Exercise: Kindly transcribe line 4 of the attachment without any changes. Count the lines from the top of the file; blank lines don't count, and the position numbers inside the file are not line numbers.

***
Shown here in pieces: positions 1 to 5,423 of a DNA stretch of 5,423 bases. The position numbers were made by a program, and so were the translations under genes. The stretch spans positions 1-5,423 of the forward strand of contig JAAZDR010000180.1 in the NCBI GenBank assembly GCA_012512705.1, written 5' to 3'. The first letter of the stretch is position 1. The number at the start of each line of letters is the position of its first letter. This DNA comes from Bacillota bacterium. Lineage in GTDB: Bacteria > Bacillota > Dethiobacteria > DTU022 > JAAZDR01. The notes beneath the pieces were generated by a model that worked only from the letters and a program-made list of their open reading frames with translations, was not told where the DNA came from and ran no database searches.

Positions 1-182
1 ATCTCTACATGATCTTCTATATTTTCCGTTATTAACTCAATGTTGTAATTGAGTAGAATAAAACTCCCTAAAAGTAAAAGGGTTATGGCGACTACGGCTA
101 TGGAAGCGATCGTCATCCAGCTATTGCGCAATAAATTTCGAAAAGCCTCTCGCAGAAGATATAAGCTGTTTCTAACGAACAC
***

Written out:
101 TGGAAGCGATCGTCATCCAGCTATTGCGCAATAAATTTCGAAAAGCCTCTCGCAGAAGATATAAGCTGTTTCTAACGAACAC